And all of that was generated by Steel, who was acting as a conduit for every positive resonance of Time.
He could drain all the heat from something by touching it. He could be as still and unbending as the metal for which he was named. Now all of that was turned on its head and he was channeling life, and joy, and … Ruby fell back a little in awe … love.
She looked at Sapphire, then looked away. The yearning ….
She put out her hand and gently touched Sapphire’s arm. Sapphire turned her eyes, cobalt and luminescent, to her. Ruby didn’t think Sapphire actually saw her. She gestured wordlessly, indicating that Sapphire and she should leave this place. Sapphire must have seen, because she slowly inclined her head. Without a sound, they retreated to the stairwell.
Ruby didn’t quite know what she had expected to see, or feel, as she climbed like a naughty human child up those stairs. Something to laugh at, as champagne bubbles tickled her consciousness. Something to tease Steel with forever. Something to hold over Silver, and joke about with Lead.
But as she crept downstairs, she knew that she had witnessed something else; something of unalloyed purity, perhaps indistinguishable from what humans, children and grown, called good, or holy.
She had no idea what Silver, Steel and Lead were talking about down there, what they were saying to each other, or feeling for one another. She was not privy to the communication between them, what had transpired since they made their misstep. She didn’t know if they had become as giddy and drunk with Time as she had been, or whether they had weaved and danced their way through that to the state in which she first spied them. She did not know how they had come to understand each other so fully, why they had accepted what happened to them so beautifully.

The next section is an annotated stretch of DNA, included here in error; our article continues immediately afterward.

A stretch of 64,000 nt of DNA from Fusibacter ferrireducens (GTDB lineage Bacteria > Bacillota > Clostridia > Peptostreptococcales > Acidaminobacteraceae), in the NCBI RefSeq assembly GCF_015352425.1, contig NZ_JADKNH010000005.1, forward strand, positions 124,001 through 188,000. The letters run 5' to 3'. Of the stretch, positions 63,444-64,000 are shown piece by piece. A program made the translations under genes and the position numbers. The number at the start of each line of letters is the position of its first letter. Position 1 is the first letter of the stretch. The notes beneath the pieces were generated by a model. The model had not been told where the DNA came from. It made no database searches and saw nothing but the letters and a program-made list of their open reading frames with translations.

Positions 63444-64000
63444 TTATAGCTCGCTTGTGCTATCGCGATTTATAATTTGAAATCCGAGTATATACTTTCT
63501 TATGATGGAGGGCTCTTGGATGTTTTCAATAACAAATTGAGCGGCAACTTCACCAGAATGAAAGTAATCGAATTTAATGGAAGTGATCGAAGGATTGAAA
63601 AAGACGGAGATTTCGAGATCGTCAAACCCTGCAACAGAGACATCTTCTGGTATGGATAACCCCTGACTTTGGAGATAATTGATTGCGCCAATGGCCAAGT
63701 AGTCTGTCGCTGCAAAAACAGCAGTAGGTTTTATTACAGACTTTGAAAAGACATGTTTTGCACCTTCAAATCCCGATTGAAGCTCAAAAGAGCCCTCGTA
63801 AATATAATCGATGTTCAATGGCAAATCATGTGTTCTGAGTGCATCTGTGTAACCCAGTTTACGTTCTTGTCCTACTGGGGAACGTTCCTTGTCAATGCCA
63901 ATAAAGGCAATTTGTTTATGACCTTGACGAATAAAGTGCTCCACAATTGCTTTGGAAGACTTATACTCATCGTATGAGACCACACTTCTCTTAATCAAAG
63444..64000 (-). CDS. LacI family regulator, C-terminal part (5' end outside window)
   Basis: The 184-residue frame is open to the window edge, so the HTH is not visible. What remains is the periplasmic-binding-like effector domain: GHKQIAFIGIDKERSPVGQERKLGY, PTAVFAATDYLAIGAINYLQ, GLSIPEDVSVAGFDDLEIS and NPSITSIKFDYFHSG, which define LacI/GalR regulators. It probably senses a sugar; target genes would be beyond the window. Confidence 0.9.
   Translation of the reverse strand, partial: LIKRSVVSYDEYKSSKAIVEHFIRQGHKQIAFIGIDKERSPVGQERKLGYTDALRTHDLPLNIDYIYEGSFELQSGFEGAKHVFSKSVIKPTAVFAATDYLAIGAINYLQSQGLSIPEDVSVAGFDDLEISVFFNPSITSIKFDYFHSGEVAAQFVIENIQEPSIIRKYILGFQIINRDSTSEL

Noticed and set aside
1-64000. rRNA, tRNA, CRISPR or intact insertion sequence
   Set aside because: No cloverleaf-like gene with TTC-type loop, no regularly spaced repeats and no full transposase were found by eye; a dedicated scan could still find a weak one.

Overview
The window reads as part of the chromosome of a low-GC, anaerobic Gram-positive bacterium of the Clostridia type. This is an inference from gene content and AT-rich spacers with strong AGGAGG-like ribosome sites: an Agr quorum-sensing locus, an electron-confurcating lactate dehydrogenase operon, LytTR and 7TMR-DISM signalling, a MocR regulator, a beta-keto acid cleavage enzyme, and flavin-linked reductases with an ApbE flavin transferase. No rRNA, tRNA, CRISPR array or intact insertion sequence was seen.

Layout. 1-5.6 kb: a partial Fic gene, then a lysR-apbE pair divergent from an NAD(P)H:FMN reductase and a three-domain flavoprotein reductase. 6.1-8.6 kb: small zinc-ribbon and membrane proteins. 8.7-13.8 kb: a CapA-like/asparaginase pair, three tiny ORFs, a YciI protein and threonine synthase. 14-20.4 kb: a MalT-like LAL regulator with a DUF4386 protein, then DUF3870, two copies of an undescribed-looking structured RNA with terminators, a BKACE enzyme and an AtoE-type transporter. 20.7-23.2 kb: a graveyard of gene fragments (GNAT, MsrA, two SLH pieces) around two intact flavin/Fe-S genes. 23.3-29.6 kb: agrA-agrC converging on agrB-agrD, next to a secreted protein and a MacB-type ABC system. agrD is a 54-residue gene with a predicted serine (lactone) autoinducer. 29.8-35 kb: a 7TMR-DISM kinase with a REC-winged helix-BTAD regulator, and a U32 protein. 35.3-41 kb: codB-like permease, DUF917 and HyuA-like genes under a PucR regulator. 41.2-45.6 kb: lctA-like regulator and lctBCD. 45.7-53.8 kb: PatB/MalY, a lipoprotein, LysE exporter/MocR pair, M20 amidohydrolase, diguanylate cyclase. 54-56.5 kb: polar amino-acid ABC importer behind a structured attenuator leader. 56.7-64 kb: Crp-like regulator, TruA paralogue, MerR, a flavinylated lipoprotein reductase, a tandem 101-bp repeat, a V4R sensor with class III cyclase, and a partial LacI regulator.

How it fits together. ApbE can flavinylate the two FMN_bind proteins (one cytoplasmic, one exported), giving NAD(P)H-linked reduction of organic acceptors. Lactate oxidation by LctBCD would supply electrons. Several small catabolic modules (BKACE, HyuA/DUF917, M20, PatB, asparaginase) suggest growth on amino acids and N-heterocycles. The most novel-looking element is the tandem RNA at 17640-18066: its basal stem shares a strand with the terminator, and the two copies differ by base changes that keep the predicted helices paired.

She would never ask them. Even if any of them were to come to her and tell her he knew she had been there, even if he were to ask her what she thought of them, she would shake her head and tell them she did not want to know, and that she wasn’t interested in speaking about it.
They would put it down to her being who she was, bright, hard Ruby. And that was fine with her, she thought, her eyes swimming and her throat unaccountably thick with tears.
She did not want them to know that when she saw them, wreathed in joy, she wished profoundly to be human herself. She didn’t want them to know, or Sapphire either, that in fact she wished all of them could become human, that they could drink up this place and be nourished by this instance of Time Gone Right.
She didn’t want it to end, but she knew she could not stand it continuing a moment longer.
And she — bright, hard Ruby — feared for Sapphire. She was afraid that if Sapphire stayed inside that theater any longer, she would simply go to the stage and stay.
Lead might leave, Ruby knew. Ultimately, he might leave.
Silver … if Sapphire came to the stage, Silver might not be able to leave.
Steel would not.
And the joy would eat them up. It wouldn’t make them human, because that was an impossibility, so it would do the next best thing, and turn them into stardust. And they would be gone. And no matter how happy that might make them, the universe still needed them.
She held Sapphire’s hand now, close and firm, and drew her outside into a late Leeds afternoon. Down the street perhaps a quarter of a mile away, Jet stood, safely at a distance from the danger. Ruby, eyes still swimming, felt her way towards Jet, leading Sapphire.
She hoped that by the time they reached her their tears would have dried.
“They will have,” she heard Sapphire say. When she looked at her companion, she saw, to her relieved surprise, a faint echo of the joy Steel had given off.
“You’re right, of course,” Sapphire whispered. “This must end. Jet will help us end it, and I am so very glad you are here to help us complete our assignment.
“But I am going to remember this,” she said. “You will too. And so will they.” She managed a smile, and Ruby knew that it was a true one.
“For now, it will be our treasure," she continued.
“And perhaps one day, we will all be stardust.”